Novel Approach to NOTES Gastrotomy Creation Using the Endoscopic Cap Suction Technique

BACKGROUND: Numerous methods have been described for gastrotomy creation during Natural Orifice Translumenal Endoscopic Surgery (NOTES). These techniques are often blind, difficult to perform, or require temporary placement of a gastrostomy tube. The objective of this study is to create a safer method of NOTES gastrotomy creation.
METHODS: A novel endoscopic cap suction technique was used for gastrotomy creation in 10 swine (6 non-survival, 4 survival). The prototype cap device (similar to an endoscopic mucosal resection (EMR) cap) was secured to the distal end of a gastroscope and easily inserted into the stomach. At the desired site, the gastric wall was suctioned into the cap. A straight cystotome was advanced through the full thickness of the gastric wall while holding continuous suction. A guidewire was advanced through the cystotome sheath followed by balloon dilatation. The gastroscope was then advanced easily into the peritoneal cavity and peritoneoscopy was performed. In six swine, immediate sacrifice and necropsy were performed. In four survival swine, the gastrotomy was closed with endoclips and necropsy was performed on postoperative day 10.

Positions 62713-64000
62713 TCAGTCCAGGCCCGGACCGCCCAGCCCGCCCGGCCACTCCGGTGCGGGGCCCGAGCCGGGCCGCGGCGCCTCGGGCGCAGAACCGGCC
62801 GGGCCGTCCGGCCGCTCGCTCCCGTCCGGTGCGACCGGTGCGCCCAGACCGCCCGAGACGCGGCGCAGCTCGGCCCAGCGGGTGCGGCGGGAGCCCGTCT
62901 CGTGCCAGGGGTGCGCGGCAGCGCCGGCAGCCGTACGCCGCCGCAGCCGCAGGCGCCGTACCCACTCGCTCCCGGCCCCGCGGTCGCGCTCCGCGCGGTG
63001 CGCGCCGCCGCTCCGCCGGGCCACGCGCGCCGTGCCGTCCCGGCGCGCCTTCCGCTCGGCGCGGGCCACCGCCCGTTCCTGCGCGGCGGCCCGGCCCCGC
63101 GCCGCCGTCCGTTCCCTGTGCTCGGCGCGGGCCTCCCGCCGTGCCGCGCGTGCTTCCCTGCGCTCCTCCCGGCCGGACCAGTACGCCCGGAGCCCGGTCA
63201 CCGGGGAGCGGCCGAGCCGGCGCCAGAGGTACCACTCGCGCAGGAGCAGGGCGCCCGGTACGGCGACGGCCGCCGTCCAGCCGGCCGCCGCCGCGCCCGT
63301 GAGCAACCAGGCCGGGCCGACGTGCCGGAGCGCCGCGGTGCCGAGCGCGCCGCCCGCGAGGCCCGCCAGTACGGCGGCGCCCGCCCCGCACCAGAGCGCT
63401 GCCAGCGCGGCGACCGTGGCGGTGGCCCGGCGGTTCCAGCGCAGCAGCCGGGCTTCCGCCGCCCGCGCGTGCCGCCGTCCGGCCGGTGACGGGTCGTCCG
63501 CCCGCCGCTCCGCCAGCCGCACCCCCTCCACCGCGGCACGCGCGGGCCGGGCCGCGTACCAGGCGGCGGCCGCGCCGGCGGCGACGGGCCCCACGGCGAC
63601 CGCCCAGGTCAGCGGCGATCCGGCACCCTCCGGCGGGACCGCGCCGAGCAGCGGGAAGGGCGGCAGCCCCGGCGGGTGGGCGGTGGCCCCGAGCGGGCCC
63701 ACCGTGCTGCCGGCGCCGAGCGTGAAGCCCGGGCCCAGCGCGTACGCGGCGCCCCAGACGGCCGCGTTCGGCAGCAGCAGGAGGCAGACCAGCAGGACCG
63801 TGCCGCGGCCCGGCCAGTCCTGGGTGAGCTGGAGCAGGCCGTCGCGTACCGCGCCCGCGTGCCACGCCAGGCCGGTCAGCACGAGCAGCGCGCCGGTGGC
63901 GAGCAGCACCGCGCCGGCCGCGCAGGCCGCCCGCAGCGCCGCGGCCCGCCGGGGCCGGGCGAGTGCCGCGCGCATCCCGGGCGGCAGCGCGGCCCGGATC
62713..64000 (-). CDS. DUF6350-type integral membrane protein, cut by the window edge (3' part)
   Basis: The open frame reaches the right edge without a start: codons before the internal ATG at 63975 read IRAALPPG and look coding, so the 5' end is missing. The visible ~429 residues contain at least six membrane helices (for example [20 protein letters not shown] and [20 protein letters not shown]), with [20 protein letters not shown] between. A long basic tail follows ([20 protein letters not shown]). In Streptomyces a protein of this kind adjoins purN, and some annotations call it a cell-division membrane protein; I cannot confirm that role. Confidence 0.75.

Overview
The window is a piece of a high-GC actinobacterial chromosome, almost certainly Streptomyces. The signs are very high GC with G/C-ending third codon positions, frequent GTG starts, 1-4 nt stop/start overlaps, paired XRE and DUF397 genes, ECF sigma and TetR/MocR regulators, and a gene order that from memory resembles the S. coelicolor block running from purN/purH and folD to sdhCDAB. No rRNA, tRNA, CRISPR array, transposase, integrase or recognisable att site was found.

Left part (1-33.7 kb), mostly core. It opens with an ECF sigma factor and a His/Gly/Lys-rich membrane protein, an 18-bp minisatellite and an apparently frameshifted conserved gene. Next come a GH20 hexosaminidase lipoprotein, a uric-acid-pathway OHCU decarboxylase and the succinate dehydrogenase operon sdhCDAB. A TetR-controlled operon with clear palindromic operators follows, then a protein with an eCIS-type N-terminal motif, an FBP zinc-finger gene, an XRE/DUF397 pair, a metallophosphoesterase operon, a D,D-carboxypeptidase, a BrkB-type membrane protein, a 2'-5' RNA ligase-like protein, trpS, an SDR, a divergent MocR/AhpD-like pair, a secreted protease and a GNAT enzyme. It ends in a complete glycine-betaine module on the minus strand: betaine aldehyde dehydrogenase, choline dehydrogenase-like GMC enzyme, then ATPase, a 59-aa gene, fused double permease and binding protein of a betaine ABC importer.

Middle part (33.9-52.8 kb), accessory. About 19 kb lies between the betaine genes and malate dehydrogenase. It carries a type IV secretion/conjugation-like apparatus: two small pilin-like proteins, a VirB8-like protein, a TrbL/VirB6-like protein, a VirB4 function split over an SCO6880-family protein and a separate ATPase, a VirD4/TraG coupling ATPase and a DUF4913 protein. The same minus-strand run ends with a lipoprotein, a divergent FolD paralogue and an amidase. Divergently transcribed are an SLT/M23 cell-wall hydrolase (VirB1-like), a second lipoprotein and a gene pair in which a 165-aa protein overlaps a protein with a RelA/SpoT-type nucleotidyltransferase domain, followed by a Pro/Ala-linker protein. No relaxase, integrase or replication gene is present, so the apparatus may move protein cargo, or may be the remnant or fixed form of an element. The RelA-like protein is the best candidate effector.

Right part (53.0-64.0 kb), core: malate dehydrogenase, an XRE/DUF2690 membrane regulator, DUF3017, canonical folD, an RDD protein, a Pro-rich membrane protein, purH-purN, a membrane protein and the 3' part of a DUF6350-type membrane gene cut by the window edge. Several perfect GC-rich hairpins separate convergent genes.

RESULTS: Gastrotomies with easy peritoneal access were successfully created in all 10 animals. At necropsy, there was no evidence of cautery injury to surrounding organs in any of the animals. Two (20%) small splenic hematomas were found that appeared to be due to guidewire trauma. These injuries were subclinical. All 4 survived animals thrived in the postoperative period and gained weight.
CONCLUSION: The endoscopic cap suction technique allows for a controlled, safe method of NOTES gastrotomy creation. Its benefits include ease of gastrotomy site localization from within the gastric lumen, protection from blind advancement of a cautery instrument, and elimination of the need to traverse the abdominal wall. While guidewire injury remains a concern, continued refinement of this approach may eliminate such risks. Larger studies will be needed in the future to study this promising technique.

Session: Poster

Program Number: P278

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